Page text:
Jeff looked around the room. In daylight it was like a pastel mock-up of a room. The furniture was low-grade Los Angeles and he felt suddenly dirty and cheap, as if Geraldine might not take him back. He’d never felt that way when he’d left Ralph’s apartment. The two of them made one man who knew the answers to everything. Jeff didn’t even know Donald’s last name—but despite all the fear and guilt, he was terribly attracted to the young organist. Was he trying to fight the inkling of loneliness he felt even now for Ralph? Would it hit like a storm wave when he sat with Geraldine and Maddie and Paul talking about business—and when he lay in bed with Geraldine, trying to arouse himself when he knew she just wasn’t sexy anymore?

“You’re a son-of-a-bitch,” Donald said slowly, returning carry white briefs, his nipples especially red against the downy, yellow hair on his chest.

‘Probably from being bitten all night,’ Jeff thought. “I’m sorry,” he said.

“You should have told me before. I’ve never been to bed with a married man.”

“What difference does it make?”

“Plenty. It’s just not fair to have a guy open up the way I did when it’s just for one night.”

“Why? You had fun, didn’t you?”

Donald bent down graciously to pick up his clothes. “Sure I did, but I’d like to meet a man I can love for more than one night. I was attracted to you right away. You’re not like the average gay man. I was sure you were the one for me.” His eyes opened to a wide innocence and his lips pursed, as if he were waiting for a kiss.

Jeff felt annoyed and trapped, as if by an over-dramatic young woman. All the things he hated about gay men came to mind—the unmanly excess emotions and impulsiveness, the dramatic beckoning gestures. “I said I’m sorry. I didn’t know you would take it so seriously. Don’t you go out much?”

Donald glanced angrily. “No. I don’t!”

Jeff detected a note of hysteria in the young man’s voice. Donald was young enough to be his son … and Jeff felt grateful he had never had any boys. What if he had had a son who was gay? Jeff’s heart knocked in his chest, frantically urging him to leave. ‘Ralph,’ he cried inside, ‘See what you’re doing to me? I wouldn’t be here if it wasn’t for you! I won’t let you leave. You can’t. I can’t handle this kind of life outside the Baths!’ It had been easy for a while before Jeff had met Ralph. When he had come to the City and had fun with a different one every week at the Baths and never saw or heard from any of them again—until that package came for Geraldine. And those letters. Someone must have opened his locker and looked in his wallet. But his whole way of looking at people changed because of Ralph. Before, he thought of queers—the ones who lived that life all the time—as freaks. He’d never known any for more than a few hours. And they never talked much. But now he saw there wasn’t much difference between them and him. How he could even feel sorry for them—not want to hurt their feelings. Goddamn! He suddenly realized he might be queerer than he thought. He didn’t like to dwell on it—and never let Ralph talk about it. They just loved each other in a way that couldn’t be explained. Only Ralph with only Jeff—that was all he knew. Maybe after Ralph spent a few days with that woman doctor, he’d realize there was no one else for him but his redheaded lover.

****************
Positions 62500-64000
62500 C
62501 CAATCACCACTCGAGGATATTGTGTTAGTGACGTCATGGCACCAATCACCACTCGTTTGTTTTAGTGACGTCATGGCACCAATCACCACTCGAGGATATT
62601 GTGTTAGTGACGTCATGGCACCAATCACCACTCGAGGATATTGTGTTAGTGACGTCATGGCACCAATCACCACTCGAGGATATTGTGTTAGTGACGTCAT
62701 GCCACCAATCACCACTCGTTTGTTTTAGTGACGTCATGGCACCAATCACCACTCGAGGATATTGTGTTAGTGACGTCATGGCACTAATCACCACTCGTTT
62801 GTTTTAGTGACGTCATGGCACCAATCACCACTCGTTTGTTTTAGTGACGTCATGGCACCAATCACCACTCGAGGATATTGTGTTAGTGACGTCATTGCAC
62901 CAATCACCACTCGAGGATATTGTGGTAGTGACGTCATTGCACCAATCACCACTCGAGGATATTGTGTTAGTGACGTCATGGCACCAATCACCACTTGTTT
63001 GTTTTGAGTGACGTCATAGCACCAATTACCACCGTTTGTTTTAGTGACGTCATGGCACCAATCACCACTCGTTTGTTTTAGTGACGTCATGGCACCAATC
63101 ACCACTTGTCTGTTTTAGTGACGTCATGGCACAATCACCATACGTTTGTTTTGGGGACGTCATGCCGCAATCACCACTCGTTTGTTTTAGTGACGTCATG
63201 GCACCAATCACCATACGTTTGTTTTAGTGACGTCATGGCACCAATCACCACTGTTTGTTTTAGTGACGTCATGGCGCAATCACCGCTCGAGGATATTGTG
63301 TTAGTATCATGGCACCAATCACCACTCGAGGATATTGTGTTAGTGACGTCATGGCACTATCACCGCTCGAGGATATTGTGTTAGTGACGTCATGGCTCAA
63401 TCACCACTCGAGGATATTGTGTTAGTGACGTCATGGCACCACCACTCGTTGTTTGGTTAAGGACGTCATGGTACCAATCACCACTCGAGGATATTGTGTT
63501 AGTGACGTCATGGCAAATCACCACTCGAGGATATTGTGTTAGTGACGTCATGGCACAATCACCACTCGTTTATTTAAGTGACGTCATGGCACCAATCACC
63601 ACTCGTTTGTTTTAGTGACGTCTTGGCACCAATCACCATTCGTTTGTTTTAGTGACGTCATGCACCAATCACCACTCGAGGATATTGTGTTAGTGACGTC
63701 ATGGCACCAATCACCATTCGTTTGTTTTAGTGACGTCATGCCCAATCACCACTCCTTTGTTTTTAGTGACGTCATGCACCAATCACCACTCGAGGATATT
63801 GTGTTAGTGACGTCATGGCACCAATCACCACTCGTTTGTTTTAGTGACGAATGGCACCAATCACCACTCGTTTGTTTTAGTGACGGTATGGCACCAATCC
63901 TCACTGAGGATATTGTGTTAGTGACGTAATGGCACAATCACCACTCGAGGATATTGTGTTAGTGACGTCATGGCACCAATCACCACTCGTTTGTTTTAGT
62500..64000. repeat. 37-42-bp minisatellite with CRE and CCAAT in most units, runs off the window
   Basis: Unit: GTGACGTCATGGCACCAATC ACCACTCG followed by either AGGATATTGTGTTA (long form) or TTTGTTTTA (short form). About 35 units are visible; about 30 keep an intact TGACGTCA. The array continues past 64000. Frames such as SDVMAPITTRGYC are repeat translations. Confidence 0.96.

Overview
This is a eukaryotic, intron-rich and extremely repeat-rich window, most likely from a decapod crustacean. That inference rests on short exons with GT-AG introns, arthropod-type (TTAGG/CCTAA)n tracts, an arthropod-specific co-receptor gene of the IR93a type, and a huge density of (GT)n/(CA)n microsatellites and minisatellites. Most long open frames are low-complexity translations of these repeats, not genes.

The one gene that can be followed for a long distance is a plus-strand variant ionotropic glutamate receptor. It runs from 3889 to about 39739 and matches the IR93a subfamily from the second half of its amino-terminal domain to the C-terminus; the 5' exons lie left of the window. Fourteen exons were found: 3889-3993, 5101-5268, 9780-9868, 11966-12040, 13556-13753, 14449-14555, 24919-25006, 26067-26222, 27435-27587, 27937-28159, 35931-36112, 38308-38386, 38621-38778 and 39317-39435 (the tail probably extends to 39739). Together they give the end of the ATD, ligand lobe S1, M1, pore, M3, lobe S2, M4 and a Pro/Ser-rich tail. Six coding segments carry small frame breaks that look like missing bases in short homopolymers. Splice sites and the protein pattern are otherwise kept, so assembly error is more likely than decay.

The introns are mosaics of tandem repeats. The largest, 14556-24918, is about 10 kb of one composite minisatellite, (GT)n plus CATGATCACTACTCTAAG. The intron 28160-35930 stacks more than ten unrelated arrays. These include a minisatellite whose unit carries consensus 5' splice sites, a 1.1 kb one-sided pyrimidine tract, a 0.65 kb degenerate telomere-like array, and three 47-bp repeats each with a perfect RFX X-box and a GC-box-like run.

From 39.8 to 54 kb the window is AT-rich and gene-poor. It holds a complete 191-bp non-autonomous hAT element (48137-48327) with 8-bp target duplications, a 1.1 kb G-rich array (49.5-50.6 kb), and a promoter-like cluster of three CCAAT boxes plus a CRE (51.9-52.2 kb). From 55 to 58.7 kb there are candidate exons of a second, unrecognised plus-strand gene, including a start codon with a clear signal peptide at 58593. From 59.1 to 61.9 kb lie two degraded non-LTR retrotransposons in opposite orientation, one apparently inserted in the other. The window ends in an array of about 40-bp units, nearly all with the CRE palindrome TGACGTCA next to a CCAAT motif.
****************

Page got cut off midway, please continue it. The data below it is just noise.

Jeff felt Donald’s small hand running through his hair and he looked up to see the young man’s shy, hesitant smile. “How about some breakfast? I’m not mad at you. I was just disappointed. Do you have time for a nap together—after?”

Jeff bent over to fumble in the pile of his clothes and stubbed a finger against his watch. After glancing at it, he yelled. “Jesus, it’s almost eight!” He saw his three women standing side-by-side, waiting, grim. His stomach fell, just as when he’d been late for finals.

“I don’t believe you can be married,” Donald said sadly. “How can you be married? How can you go to bed with a woman if you like men?”

“I don’t know. It just happens that way. I guess I just have an excess of sexual urges.”

Donald lowered his head to kiss Jeff’s lips, but the older man pinched the younger’s nearest nipple. He screeched and slapped Jeff’s leg, and the redhead laughed and sat cross-legged on the floor to sort out his clothes, wishing he had time to go back to see Ralph now that his anger was gone and ask him again if he really meant he wouldn’t see him anymore—but he had to drive home, or Geraldine would feel hurt in that silent way of hers and Daphne would pout and for some reasons he didn’t know and couldn’t catalogue, he needed them differently than he needed Ralph. Even Maddie was important. He didn’t want her to get angry. She might mess up the new family business and tie up his money or break one of her arms or legs and keep him busy running a million errands.

It was crazy and mysterious. In the City, on the loose, he could make choices. But as a socially acceptable husband, father and son he was stuck doing what others told him to do. Even his art had to be forced, because he was supposed to make money from his paintings.